RIO DE JANEIRO (Reuters) - Jeff Henderson of the United States won gold in the men’s long jump on Saturday, leaping 8.38 meters to snatch the title in the last round.
His win, edging out South Africa’s Luvo Manyonga in the last round of the competition, gives the United States its 22nd long jump gold medal.
“It feels good to be in that category, to win that many medals. It feels surreal right now,” Henderson told reporters at a news conference alongside Manyonga and dethroned London 2012 champion Greg Rutherford of Britain who took bronze.
As the reigning Olympic, World, Commonwealth and European champion, Rutherford had been favorite ahead of the Games.
In 2012 he stormed to the top of the Olympic podium in what British media later dubbed ‘Super Saturday’ when three British athletes win gold in the space of an hour.
But in Rio he scraped into the final, qualifying in 10th place, and could only jump 8.29 meters in the bid to defend his title.
“I never thought in my career I’d be disappointed with a bronze medal but I’m gutted,” the 29-year-old told reporters, tears streaming down his face.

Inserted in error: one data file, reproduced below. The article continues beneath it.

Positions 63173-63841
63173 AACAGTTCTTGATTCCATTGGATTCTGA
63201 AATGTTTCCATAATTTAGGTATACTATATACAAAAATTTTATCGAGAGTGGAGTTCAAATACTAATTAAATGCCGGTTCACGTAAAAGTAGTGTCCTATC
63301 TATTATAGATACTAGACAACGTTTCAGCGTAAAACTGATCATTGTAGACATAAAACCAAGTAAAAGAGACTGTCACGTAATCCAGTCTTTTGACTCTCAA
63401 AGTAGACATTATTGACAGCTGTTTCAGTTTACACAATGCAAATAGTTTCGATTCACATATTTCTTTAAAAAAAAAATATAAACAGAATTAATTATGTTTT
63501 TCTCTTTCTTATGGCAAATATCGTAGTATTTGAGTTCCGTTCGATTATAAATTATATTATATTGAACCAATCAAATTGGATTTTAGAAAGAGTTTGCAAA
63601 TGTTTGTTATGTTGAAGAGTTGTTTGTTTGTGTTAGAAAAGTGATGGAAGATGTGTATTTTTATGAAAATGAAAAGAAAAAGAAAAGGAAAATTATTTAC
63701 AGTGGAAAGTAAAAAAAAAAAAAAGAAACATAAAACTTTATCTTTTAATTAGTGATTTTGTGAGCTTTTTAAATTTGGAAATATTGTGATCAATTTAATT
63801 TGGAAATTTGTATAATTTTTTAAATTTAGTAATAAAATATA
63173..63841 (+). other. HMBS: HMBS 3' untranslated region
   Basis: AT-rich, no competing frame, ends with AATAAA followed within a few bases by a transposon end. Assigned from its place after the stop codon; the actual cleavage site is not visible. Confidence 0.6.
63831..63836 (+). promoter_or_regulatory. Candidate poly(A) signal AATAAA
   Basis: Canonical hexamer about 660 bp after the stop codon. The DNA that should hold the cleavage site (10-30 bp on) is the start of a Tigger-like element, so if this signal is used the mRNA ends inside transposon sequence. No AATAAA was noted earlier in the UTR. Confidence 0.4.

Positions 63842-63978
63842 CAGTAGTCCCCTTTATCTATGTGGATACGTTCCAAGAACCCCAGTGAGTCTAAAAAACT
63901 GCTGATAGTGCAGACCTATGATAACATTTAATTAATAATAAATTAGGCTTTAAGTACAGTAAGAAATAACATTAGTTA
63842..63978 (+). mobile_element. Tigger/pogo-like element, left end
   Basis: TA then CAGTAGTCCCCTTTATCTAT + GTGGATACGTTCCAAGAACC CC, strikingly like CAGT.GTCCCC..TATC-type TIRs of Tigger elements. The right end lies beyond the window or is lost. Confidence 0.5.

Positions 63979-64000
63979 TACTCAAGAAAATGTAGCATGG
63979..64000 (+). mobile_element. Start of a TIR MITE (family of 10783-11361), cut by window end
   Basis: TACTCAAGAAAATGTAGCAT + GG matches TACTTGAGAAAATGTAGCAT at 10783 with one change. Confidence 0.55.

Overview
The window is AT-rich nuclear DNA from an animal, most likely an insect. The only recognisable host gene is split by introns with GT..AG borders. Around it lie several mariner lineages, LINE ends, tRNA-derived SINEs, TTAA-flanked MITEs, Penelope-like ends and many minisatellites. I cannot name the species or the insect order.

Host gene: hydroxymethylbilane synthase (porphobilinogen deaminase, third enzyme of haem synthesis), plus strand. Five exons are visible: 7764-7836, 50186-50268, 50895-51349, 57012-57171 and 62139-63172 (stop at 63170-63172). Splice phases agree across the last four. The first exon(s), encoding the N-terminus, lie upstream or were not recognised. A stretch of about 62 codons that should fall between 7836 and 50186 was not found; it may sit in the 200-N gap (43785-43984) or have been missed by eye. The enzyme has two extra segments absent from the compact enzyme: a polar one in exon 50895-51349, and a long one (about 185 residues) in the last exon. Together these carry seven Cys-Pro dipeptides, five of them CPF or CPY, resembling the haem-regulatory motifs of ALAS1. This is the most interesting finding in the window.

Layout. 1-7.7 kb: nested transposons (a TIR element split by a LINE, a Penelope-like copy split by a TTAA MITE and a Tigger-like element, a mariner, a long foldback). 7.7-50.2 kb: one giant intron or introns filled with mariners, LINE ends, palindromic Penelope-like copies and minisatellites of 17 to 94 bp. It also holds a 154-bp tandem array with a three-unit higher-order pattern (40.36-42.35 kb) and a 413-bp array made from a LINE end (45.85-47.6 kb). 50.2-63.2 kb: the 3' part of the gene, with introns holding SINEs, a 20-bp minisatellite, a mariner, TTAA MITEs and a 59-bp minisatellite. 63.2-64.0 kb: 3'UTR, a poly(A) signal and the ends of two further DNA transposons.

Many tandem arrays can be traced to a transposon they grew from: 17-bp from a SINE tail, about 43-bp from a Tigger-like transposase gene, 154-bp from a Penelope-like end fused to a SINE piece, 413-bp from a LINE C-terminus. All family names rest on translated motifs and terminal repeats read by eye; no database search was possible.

“Ultimately I didn’t jump long enough today and that’s very difficult for me to take,” he said. “I’ve won a lot and today I haven’t won, it’s something I’m not used to.”
Henderson and Rutherford put themselves ahead of the pack early in the competition, both jumping more than eight meters on their first attempts.
But Manyonga, who fouled two of his first three jumps, shocked the Brazilian crowd and his competitors with a distance of 8.28 meters in the fourth round.
Invigorated, the 25-year-old then flew 8.37 meters on his next attempt, putting him on course for Olympic gold.
“I knew I had something big in me. I felt it in me, it was growing inside,” Manyonga said.
“I wanted to get more. If there was an extra jump, a seventh jump, I promise you, it would have been a massive one.”
Henderson’s victory was secured with his last jump, overhauling the South African by just one centimeter.
His American team mate Jarrion Lawson looked set to stage a last-minute upset and take a place on the podium, but a trailing hand in the sand cost him a medal.
“It felt pretty far,” Henderson said of his medal-winning mark. “I knew it was the winning jump.”
Editing by Ed Osmond/Greg Stutchbury